Apple: We Were WRONG About Green Ratings
Apple (NASDAQ:AAPL) has reversed its decision to opt out of the EPEAT environmental ratings system after admitting that its earlier decision, which came last week, was a mistake. It has put all of its eligible products back on the registry that rates the green credentials of electronic devices.
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“It’s important to know that our commitment to protecting the environment has never changed, and today it is as strong as ever,” the company said in an open letter posted on its website.
The turnaround seemed to have been sparked at least in part by the public criticism Apple’s decision to take its products off the list received. In addition, several government agencies and schools that use the Electronic Product Environmental Assessment Tool certification system were considering dropping Apple as a product partner. The city of San Francisco, which has a policy that its computers, laptops, and monitors must be EPEAT “gold” rated, had been most vocal about its decision to drop the use of Apple’s products. According to EPEAT’s website, its users include federal and state government agencies, colleges, and several companies, including Ford Motor (NYSE:F) and KPMG.
“We’ve recently heard from many loyal Apple customers who were disappointed to learn that we had removed our products from the EPEAT rating system. I recognize that this was a mistake,” senior vice president of hardware engineering, Bob Mansfield, said in the letter.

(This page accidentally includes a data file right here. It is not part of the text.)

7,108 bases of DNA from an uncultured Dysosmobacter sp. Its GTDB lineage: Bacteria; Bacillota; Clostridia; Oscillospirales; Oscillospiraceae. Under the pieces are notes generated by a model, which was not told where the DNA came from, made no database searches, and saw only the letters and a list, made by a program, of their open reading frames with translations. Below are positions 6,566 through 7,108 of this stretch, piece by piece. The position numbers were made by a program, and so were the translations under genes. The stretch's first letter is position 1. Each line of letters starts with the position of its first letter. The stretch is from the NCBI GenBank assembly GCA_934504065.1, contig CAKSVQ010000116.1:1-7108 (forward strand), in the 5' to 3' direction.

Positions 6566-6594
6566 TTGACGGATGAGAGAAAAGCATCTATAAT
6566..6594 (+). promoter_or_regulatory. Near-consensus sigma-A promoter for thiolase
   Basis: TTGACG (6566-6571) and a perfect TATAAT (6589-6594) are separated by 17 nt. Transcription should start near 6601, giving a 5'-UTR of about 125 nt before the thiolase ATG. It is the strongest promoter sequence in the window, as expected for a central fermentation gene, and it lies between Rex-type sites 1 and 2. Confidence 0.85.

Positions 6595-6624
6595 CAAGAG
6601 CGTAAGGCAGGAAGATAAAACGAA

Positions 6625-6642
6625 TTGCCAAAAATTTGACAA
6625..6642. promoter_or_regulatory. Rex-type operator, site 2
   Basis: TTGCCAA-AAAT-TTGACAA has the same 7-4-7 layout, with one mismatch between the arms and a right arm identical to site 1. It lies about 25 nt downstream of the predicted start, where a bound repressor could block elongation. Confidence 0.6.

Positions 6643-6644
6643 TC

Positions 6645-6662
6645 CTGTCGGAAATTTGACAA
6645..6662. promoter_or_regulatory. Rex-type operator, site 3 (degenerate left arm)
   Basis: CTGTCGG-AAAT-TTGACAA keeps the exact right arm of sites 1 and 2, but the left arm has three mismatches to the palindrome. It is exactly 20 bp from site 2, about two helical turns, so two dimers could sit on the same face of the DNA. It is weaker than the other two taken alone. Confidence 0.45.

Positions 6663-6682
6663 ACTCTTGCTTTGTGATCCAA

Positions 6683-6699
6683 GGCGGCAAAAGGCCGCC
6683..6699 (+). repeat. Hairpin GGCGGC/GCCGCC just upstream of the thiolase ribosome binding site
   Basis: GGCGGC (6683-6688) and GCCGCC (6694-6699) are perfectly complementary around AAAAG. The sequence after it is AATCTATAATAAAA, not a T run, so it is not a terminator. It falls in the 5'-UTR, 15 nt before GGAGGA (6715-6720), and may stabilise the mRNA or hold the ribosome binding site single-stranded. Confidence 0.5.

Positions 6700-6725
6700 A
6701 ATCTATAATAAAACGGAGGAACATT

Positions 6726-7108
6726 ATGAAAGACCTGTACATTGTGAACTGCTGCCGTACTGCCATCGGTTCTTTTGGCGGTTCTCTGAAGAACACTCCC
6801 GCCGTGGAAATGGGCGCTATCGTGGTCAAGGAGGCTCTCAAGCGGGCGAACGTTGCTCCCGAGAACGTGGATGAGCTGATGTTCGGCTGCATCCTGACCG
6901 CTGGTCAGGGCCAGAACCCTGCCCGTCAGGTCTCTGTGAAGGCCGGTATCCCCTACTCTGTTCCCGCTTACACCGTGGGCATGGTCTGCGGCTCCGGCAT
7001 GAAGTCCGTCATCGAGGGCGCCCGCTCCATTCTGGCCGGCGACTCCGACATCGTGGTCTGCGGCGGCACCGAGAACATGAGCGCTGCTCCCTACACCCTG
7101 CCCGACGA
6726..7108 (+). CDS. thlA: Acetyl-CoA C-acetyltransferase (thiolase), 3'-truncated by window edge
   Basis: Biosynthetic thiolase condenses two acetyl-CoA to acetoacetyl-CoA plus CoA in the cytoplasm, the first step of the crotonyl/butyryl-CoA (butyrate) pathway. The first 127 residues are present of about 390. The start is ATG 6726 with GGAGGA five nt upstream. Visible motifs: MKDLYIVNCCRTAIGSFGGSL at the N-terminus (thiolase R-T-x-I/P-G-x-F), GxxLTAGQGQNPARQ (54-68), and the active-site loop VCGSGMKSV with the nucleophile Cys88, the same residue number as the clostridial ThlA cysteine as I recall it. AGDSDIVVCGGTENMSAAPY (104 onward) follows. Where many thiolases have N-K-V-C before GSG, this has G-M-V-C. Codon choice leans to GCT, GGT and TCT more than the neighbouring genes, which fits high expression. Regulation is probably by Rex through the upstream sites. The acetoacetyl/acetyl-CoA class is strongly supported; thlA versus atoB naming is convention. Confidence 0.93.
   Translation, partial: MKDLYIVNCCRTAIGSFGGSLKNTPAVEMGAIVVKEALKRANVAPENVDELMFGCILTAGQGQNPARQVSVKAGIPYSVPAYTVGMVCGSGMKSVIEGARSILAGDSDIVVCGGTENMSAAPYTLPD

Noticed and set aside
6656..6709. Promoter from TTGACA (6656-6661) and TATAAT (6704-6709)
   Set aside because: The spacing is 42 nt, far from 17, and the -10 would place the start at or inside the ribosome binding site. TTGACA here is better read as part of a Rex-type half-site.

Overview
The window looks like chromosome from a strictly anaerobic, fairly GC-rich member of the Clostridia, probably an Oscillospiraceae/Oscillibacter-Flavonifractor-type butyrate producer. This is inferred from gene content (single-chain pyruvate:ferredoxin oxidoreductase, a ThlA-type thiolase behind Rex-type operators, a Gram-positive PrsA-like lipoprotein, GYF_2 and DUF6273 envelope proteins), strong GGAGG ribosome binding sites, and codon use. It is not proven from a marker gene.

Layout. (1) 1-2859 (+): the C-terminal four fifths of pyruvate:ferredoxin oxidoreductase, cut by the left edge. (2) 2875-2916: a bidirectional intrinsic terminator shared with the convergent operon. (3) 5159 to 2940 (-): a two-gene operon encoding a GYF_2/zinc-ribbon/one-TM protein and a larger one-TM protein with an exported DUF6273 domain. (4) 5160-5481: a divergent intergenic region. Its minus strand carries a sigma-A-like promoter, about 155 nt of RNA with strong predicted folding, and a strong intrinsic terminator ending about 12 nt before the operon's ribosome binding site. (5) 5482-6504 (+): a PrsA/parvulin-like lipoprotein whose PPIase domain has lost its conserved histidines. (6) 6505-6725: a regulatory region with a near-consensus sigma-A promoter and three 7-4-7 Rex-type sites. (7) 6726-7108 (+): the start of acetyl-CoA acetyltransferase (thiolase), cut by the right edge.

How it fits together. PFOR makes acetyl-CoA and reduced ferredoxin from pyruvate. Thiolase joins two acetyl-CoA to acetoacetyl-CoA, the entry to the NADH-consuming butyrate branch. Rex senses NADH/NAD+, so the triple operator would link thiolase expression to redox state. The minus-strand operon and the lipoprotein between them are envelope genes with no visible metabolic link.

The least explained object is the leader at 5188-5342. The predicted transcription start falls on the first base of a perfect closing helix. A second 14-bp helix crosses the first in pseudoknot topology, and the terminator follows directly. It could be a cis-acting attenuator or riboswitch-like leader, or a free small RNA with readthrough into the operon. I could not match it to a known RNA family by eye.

Mansfield also mentioned Apple’s efforts in removing toxins such as brominated flame retardants and polyvinyl chloride from its products and pointed out that the company’s entire product line met or exceeded the current EnergyStar 5.2 standards set by the federal government.
Robert Frisbee, the chief executive of EPEAT, also posted a written response on the agency’s website confirming that “all of Apple’s previously registered products, and a number of new products, are back on the EPEAT registry.”
Apple’s new MacBook Pro with Retina display has also been included on EPEAT’s latest certified product list. Frisbee said one of EPEAT’s challenges was to apply standards “that are fixed at a point in time” with products that are constantly evolving. There had been an earlier report that Apple is part of a group currently working on rewriting EPEAT standards.
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